Competing interests
AV is consulting and has a research agreement with Abbott for the modeling of H1N1 diffusion. The other authors have declared that no competing interests exist.
Tables
Number imported cases (May 8th) | USA | UK | France | Germany | Brazil |
Simulation Results | 0 – 534 | 0 – 44 | 0 – 62 | 0 – 55 | 0 – 45 |
Surveillance data | 85 (170) | 17 | 11 | 9 | 3 |
Table 1: Cumulative number of imported cases from Mexico shown as the 99% reference range over 2,000 realizations on May 8 for a few countries. The simulations are obtained with the best estimate parameters of the baseline case of Ref. [9] and R0=1.75 [95%CI 1.64 to 1.88]. The number of imported infected individuals and of independent clusters correspond to the data given in Ref. [6] for US, and UK and the values in [23] for France, in [22] for Germany and in [24] for Brazil. No data was available to assess the possible presence of clusters in Germany and France. In the USA we report in parentheses the revised number considering the rate of unknown travel history in confirmed cases.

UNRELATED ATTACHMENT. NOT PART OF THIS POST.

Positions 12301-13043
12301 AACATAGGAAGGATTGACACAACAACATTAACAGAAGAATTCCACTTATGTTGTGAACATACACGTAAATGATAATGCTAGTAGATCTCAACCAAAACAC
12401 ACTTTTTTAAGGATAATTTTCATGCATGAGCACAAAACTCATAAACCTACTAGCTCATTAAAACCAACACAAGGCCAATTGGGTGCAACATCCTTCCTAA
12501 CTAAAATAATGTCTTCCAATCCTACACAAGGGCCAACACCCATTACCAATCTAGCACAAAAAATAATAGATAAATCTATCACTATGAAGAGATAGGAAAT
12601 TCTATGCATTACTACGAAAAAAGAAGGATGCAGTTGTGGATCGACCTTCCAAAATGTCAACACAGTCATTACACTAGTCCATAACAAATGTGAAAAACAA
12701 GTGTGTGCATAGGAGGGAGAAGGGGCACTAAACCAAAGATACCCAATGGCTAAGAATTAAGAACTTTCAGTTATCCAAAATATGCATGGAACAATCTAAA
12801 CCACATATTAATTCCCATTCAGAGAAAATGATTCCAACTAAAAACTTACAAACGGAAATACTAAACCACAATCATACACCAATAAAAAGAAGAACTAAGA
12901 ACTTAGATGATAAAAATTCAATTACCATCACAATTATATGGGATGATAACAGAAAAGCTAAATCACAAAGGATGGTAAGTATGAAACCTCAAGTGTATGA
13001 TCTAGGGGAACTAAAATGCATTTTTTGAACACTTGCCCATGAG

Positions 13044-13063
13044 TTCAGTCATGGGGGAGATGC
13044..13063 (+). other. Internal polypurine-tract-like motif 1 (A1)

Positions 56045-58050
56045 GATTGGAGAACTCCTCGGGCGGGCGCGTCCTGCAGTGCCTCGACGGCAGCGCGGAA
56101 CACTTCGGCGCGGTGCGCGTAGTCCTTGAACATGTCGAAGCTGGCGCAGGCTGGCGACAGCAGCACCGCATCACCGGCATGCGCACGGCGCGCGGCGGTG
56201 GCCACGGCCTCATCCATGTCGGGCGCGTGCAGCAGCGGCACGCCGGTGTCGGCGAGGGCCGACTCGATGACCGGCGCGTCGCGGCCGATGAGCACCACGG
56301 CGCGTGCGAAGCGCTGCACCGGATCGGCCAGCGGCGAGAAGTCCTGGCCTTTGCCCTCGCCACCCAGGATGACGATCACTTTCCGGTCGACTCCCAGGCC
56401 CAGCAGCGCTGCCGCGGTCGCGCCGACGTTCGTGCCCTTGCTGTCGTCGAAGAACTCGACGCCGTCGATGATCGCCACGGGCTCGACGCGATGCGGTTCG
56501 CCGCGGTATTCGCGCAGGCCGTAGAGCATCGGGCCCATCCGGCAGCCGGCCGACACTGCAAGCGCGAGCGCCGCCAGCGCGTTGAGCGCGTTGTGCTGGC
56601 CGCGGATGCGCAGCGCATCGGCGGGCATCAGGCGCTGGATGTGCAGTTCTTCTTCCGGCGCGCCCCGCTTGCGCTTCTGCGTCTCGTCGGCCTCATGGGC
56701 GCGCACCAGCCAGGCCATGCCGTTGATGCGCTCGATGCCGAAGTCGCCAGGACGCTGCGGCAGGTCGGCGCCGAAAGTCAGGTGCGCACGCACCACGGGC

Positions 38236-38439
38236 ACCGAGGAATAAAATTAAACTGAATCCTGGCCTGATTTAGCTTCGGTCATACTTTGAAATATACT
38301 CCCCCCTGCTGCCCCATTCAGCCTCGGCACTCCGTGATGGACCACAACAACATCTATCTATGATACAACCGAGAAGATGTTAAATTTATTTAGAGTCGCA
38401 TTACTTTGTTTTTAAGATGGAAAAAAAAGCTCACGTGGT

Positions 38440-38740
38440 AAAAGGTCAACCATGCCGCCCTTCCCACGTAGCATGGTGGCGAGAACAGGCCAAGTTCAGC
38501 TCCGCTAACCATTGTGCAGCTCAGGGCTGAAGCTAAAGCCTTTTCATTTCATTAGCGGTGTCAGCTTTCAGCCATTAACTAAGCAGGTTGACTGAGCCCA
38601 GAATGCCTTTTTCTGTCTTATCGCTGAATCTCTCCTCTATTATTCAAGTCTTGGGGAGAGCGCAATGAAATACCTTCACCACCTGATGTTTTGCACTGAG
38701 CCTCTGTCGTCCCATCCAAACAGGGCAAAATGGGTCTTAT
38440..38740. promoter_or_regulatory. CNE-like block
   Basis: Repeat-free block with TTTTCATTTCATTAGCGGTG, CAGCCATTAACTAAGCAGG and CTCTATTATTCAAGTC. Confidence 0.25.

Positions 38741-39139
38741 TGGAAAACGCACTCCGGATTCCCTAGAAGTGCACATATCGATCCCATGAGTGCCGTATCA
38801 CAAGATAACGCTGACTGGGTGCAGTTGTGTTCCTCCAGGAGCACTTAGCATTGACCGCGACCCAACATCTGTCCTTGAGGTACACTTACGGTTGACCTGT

Number of symptomatic cases in Mexico (Apr. the 30th) | |
Simulation Results | [121,000 – 1,394,000] |
Lower bound range of Ref. [6] | 113,000-375,000 |
Estimate of Ref. [5] * | 2,000 – 280,000 |
Mexican official report [7] (confirmed cases) | 3,350 |
Table 2: Predictions of GLEaM for the size of the epidemic in Mexico on April 30 in thousands of cases and comparison with other approaches and with empirical data. The simulations are obtained with the best estimate parameters of the baseline case of Ref. [9] and show the 95% reference range over 2,000 stochastic realizations. The results are compared with the lower bound estimate range in [6], the estimate provided in Ref. [5] and the number of confirmed cases given by official reports [27]. *The interval provided for Ref. [5] is obtained by merging the results reported in the paper under different assumptions and including the 95% CI.
Acknowledgements
The authors thank IATA and OAG for providing their databases. We are also grateful to the Staff of the Big Red Computer and the Computational Facilities at Indiana University, as well as to Ciro Cattuto for his support with the computational infrastructure at the ISI Foundation.References